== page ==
The impending departure from traditional ways of doing business to online commerce is manifested in the government’s recent initiatives for promoting e-commerce in the country. Nepal Rastra Bank (NRB) has established a Payments Settlement Department to facilitate, foster, manage and oversee domestic payment. Furthermore, it has formulated various policies that will be fundamental in opening avenues for advancing e-commerce in the days to come. An important example includes the Monetary Policy for FY2017/18 which has made numerous encouraging provisions on e-payments such as expediting work on installing Real Time Gross Settlement (RTGS) and expediting works on National Payment Gateway/Switch. NRB has already licensed 28 banks and a few payment system operators/service providers for online banking; and NABIL bank launched a national payment gateway in the second week of September.
Despite the ongoing initiatives to promote e-commerce in Nepal, some key hallenges remain. Lack of adequate ICT infrastructure is a major hindrance. So are the absence of legal frameworks and regulatory guidelines on security and privacy of personal data. International as well as national payment gateways are still at a nascent stage. Most of the businesses cite the inability to accept international card payments as a major obstacle. Domestically, most of the merchants are reliant on payment based on cash on delivery (CoD). Likewise, logistics/fulfilment facilitation is another challenge—the postal system as it stands today lacks the adequate capacity to serve as a delivery channel to propel e-commerce market. The merchants are mainly using their own delivery network or private courier services. Likewise, trade facilitation is another key area of reform; issues such as complicated customs procedures are dissuading entrepreneurs from exporting their products.
Along with a lack of awareness among SMEs about e-commerce coupled with low technical knowledge and know-how and lack of easy access to technologies, there is a notable capacity gap among entrepreneurs. Similarly, recognition of Nepali exporters on international online platforms is also opaque.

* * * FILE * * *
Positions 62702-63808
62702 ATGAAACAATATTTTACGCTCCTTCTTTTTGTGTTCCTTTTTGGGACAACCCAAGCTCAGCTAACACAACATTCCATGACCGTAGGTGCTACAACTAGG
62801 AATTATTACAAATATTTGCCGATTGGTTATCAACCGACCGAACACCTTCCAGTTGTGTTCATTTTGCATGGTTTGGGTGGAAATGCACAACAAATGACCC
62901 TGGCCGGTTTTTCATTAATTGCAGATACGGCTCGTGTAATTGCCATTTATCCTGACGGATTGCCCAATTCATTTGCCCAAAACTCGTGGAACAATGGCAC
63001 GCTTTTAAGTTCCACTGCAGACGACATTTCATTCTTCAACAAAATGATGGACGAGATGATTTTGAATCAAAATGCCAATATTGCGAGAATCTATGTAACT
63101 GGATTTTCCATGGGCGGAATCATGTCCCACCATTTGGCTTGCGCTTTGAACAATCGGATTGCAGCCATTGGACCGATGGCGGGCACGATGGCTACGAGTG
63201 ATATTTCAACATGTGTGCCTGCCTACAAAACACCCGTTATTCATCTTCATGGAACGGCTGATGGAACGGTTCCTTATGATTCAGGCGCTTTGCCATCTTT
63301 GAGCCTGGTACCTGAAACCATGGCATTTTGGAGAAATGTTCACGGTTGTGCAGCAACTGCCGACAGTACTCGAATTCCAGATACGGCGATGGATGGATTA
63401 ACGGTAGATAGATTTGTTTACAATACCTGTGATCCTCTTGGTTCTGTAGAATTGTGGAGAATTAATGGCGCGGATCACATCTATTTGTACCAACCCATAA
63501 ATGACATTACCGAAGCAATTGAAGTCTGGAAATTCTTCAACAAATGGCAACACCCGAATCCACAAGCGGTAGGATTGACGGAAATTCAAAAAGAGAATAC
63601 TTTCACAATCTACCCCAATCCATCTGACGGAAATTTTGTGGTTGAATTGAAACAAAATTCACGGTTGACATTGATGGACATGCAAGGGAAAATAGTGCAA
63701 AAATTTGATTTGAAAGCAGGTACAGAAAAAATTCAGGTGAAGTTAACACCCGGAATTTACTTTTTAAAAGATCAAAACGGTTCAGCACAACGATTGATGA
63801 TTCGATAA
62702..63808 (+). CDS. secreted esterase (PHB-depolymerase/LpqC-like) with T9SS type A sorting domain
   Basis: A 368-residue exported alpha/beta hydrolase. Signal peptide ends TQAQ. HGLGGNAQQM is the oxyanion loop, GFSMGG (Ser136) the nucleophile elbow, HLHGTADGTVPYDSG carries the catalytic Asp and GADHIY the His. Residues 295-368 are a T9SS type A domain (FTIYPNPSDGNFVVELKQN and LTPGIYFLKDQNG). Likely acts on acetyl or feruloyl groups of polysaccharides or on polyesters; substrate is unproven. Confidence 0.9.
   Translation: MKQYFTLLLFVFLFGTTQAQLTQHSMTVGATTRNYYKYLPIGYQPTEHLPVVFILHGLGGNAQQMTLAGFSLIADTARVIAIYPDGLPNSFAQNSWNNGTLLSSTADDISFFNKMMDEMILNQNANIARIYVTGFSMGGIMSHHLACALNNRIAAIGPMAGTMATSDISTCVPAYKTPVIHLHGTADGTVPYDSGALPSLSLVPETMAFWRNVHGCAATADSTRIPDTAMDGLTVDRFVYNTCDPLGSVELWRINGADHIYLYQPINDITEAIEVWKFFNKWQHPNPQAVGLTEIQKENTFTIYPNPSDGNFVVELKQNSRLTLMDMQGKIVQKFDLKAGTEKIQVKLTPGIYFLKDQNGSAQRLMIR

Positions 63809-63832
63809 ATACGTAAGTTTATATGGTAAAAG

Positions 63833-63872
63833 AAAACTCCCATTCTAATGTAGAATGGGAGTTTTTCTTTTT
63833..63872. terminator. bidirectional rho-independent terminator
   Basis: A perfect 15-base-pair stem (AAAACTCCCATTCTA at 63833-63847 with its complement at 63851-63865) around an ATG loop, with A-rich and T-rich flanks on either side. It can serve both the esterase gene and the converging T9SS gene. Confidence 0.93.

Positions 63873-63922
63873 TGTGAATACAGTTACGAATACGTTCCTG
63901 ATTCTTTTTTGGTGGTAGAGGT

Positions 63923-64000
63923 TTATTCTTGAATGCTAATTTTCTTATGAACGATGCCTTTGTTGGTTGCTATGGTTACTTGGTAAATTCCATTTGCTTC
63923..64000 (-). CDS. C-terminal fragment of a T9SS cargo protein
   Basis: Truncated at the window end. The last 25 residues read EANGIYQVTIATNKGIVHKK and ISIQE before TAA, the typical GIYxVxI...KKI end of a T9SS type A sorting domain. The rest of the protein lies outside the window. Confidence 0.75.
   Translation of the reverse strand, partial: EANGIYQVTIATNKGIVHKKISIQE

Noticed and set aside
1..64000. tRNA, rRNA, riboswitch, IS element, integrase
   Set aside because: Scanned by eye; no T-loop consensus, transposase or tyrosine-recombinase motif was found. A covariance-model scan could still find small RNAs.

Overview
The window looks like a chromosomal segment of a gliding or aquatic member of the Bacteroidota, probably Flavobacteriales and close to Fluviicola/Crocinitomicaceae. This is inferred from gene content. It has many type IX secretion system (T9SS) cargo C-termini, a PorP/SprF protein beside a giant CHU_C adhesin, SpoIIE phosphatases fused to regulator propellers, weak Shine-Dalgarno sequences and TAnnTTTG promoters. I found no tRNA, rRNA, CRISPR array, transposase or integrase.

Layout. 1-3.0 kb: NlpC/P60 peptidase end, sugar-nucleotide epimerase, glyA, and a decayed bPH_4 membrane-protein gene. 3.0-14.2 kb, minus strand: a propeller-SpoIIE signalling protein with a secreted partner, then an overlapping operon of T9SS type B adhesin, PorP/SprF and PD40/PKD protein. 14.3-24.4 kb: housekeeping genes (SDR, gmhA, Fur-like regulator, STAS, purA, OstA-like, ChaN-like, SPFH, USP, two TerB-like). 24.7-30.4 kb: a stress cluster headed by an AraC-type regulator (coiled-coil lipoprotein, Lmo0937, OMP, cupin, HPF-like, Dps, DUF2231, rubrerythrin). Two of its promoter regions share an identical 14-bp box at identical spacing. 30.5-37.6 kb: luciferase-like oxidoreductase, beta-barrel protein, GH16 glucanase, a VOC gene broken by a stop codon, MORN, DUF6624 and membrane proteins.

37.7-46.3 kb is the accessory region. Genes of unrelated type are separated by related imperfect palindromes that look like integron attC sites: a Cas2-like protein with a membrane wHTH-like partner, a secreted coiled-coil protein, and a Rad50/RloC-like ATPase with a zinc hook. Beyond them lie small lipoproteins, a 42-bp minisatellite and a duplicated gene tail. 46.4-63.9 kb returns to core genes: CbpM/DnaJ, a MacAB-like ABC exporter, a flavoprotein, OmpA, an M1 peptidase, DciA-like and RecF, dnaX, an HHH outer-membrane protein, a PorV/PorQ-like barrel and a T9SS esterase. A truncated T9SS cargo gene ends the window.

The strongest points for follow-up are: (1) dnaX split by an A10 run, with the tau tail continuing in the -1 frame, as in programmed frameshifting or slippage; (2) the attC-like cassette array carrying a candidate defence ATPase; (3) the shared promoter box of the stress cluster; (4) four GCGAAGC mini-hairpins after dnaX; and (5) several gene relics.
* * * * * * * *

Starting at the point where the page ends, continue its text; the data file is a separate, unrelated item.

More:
Targeted inclusive policies
As new regulatory and procedural frameworks are being developed with respect to advancing e-commerce in Nepal, it is important to ensure inclusivity, particularly with targeted policies to support women entrepreneurs as well as women-led MSMEs. A starting point could be to provide support for the formal registration of MSMEs, particularly in opening a business bank account which is necessary for linkages with payment gateways. Thus, building on the recent efforts, the government can take the necessary steps to ease regulatory hurdles for MSMEs—from business registration to integration of small merchants and businesses into the banking system.
Likewise, the government can start dialogues to help facilitate the registration of Nepali MSMEs as vendors on global online e-commerce platforms. Lack of biometrics and proper business identification remains a major issue for facilitating international e-commerce. In addition, investments in complementary ICT skills, including expanding digital financial literacy is also necessary.
Relevant ministries, the private sector and media can play an important role in encouraging women’s engagement in this sector. The government of Nepal, particularly the Ministry of Finance and Ministry of Commerce, can facilitate women’s participation in e-commerce by offering various fiscal incentives.
As e-commerce is gaining prominence, it is important to ensure that an inclusive ICT and legal and regulatory infrastructure are put in place, taking into consideration the specific needs of women entrepreneurs in line with the spirit of Nepal’s vision for 2030 of an inclusive, equitable and prosperous middle-income country.
Dharel is associated with Economic Policy Incubator; views expressed in this article are personal